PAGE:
Middle School and Junior High Education
Many schools that include grades 7 through 8 are referred to as middle schools or, more commonly, junior highs. Regardless of the name, they share a focus on adolescent development.
When Paul Cuffee students break school rules–clogging a toilet, for instance–they’re asked which one they violated and how to fix it. This frank discussion of values and emotions, experts say, has paid off.
In some parts of the country, middle schools include only grades 7 and 8. In others, they’re combined with elementary school. Still, a good middle school (or “junior high”) focuses on both academics and values.
The academics must be rigorous, but they also must respect students’ cognitive capacities and social-emotional needs. Two programs, Advancement Via Individual Determination and Schoolwide Enrichment Model, help students—particularly those who will be the first in their families to attend college—build skills through their elective courses.
But even without these kinds of supplemental programs, some researchers have found that a lack of rigor in the middle grades can stifle student achievement. And when students fail in the middle grades, their chances of graduating from high school and going to college plummet. (See Getting to Graduation). As a result, many high-performing middle schools have adopted strategies that increase rigor and support social-emotional development. One example is Paul Cuffee, a high-achieving school in Boston that requires students to follow certain principles. When a student violates one of them—say, by clogging the toilet—the principal talks to them about it, rather than sending them to detention.
A growing consensus in education is that schools should attend to students’ social-emotional development. This is reflected in recent policy decisions at the state and federal levels (e.g., the Every Student Succeeds Act of 2015).
Early adolescence is a critical time for fostering social-emotional learning (SEL) competencies, but the number of evidence-based SEL programs available to middle school students remains limited. Additionally, the majority of these programs have a limited research base and often report null effects.
To address these challenges, we studied ten middle schools with strong student-reported SEL results and high achievement gains among African American and Latinx students in Grades 6-8. The schools are characterized by a focus on fostering healthy coping and problem-solving skills that can help students navigate the challenges of middle school, the transition to high school, and beyond. A key question is whether these approaches can mitigate the well-documented achievement tumble that occurs when young adolescents make the transition from elementary to middle school.
While it is easy to focus on reducing problems like bullying, fighting, and harassment in schools, we should also look at character development. Students learn from the behavior of their teachers, and if they see educators modeling virtuous behaviors, it is easier for them to copy those traits.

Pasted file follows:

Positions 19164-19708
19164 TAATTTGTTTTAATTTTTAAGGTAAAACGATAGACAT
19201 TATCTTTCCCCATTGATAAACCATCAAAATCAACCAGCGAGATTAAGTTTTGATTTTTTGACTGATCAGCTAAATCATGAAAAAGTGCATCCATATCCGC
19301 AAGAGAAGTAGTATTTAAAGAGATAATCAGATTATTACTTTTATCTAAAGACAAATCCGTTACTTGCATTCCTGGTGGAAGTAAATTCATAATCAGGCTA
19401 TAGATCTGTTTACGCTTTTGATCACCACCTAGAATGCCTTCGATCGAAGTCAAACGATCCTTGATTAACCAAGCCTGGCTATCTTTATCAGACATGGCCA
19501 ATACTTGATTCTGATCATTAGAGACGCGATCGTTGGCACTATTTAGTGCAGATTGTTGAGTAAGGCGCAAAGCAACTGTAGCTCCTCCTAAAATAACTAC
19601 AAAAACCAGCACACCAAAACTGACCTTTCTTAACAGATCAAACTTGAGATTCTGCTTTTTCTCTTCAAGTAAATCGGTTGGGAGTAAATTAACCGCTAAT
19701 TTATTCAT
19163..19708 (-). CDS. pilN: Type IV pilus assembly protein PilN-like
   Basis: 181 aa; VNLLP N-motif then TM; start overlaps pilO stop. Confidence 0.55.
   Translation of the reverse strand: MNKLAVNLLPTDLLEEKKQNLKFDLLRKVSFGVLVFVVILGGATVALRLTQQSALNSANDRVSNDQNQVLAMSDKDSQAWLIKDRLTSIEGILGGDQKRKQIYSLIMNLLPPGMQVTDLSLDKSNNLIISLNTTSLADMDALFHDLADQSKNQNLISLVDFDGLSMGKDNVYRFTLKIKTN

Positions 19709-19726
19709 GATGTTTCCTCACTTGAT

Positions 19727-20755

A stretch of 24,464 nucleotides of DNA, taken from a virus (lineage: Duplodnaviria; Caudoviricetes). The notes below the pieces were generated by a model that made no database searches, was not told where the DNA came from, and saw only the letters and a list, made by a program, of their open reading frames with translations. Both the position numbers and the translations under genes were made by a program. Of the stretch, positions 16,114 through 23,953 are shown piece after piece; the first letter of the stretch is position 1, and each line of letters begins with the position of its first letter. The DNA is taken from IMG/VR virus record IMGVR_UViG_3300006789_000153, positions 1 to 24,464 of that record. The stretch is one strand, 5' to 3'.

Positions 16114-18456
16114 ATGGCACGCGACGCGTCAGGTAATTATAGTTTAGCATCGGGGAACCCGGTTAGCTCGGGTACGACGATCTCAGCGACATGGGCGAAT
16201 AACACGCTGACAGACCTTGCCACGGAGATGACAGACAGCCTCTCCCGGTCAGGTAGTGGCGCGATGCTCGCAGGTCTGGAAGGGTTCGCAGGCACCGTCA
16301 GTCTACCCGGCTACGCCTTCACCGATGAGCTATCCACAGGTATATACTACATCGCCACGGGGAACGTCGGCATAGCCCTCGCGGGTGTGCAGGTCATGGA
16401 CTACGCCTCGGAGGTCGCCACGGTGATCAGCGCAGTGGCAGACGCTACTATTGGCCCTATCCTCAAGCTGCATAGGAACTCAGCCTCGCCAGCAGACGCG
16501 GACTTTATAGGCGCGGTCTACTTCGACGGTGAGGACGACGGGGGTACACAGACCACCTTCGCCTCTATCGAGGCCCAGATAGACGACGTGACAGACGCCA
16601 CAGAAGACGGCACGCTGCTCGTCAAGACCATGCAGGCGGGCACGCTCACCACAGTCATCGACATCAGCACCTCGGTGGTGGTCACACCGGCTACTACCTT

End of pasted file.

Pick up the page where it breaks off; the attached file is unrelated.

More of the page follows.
Character development is a complex process that involves moral cognition, other-regarding social-emotional skills (e.g., perspective-taking), and self-regarding social-emotional strengths (e.g., self-regulation). Research shows that the character strengths of hope, bravery, teamwork, and self-regulation are important for students to flourish in their communities.
In a study of Brazilian classrooms, teacher-reported student-student relationships and SEL were related to both classroom baseline character strengths and change over time. This multi-level model accounted for gender, grade level, and teachers’ utilization of specific socio-emotional techniques. The findings indicated that both teacher-student relationships and student-student relationships were associated with the initial character strength levels, with higher quality relationships predicting a stronger increase in character strengths over time.
A strong community is an important part of a student’s life. One way to build this community is through community involvement projects. One school’s students help in an AppleCorps program that offers work experiences to local youth, a way for the kids to hang out together, and opportunities to bridge age and cultural differences.
Middle schools usually have separate grades 7 through 8. In some regions, these schools are called “junior high schools.” In other regions, these grades may be combined with grade 6 in a single school. Core Knowledge Middle School Science provides rich literacy readings and activities that allow teachers to implement the three-dimensional approach to science learning recommended by the National Research Council and in the Next Generation Science Standards. It is an enhanced republication of the OpenSciEd Project.